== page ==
A theory to practice model: Clinical university school lab partnerships to prepare early intervention specialists
The International Journal of Early Childhood Learning
The increasing prevalence of children born prematurely with low birth weights and co-occurrence of one or more developmental disabilities propels the need for the development of highly specialized personnel preparation programs in the field of early interventions. This paper reports a practice focus on one university's response to meet the need for teacher training and development through a collaborative partnership with an inclusive early childhood agency. The partnership allows a hands-on experience for graduate students who are interested in focusing on the areas of children with autism and sensory impairments (visual and hearing impairments). Following a review of current practices in higher education institutions for early intervention personnel preparation in the United States, the paper highlights a brief history of early education initiatives, the response of national and state funded programs to provide family-centered practices, and the incorporation of clinical experiences demonstrating evidence-based practices in natural settings. Offering a case study of perspectives on teacher training and development, this paper is co-authored by a university professor, clinical supervising child development therapist, and graduate early intervention candidate.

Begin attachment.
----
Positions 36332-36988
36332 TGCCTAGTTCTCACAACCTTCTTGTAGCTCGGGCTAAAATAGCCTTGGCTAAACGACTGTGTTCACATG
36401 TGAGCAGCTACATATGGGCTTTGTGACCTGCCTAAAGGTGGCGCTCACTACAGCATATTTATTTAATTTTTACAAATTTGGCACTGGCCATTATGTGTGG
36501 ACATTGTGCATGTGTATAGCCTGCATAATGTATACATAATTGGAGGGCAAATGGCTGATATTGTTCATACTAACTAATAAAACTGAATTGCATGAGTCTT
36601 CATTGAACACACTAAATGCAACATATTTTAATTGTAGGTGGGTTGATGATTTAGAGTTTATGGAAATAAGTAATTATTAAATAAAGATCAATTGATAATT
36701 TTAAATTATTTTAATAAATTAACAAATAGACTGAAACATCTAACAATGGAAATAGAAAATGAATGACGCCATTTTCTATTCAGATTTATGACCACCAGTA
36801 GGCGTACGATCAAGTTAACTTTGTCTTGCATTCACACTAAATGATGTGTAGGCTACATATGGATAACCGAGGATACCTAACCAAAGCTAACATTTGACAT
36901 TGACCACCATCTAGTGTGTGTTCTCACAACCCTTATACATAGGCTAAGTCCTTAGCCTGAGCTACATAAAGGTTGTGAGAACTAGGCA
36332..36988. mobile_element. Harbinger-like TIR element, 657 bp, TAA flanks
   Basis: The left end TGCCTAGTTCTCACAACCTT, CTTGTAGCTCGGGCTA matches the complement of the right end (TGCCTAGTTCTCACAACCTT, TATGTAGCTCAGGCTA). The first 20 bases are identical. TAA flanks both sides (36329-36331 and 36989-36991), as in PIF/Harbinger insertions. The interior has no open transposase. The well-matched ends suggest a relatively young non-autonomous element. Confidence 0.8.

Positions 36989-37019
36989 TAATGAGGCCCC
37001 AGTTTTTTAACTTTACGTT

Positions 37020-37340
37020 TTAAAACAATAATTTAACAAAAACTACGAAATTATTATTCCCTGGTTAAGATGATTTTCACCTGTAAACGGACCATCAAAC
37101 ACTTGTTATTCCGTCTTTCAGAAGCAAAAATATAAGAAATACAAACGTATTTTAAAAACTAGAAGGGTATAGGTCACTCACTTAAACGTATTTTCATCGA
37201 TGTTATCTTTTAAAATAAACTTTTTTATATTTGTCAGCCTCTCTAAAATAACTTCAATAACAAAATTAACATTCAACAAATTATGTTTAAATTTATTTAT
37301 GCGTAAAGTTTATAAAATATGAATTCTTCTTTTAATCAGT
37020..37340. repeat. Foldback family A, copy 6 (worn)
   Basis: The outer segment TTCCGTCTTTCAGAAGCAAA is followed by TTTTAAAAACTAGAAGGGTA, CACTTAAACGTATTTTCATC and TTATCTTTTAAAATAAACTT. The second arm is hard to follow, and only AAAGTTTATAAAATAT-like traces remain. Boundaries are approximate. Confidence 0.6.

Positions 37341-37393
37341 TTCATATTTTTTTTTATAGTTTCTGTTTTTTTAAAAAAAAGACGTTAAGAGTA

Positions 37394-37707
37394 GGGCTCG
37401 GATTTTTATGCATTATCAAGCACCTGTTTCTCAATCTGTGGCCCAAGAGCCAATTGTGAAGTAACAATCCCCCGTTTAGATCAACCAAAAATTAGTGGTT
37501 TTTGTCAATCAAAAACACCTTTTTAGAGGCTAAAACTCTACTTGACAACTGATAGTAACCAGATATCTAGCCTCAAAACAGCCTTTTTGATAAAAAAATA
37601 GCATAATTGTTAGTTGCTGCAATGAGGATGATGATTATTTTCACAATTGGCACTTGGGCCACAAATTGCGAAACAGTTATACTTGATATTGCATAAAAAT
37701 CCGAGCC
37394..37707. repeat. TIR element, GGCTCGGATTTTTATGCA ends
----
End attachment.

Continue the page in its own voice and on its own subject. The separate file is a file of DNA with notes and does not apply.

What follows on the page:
Panagos, Rebecca; Hantak, Kelly; and Lindsay, Maria, "A theory to practice model: Clinical university school lab partnerships to prepare early intervention specialists" (2013). Faculty Scholarship. 227.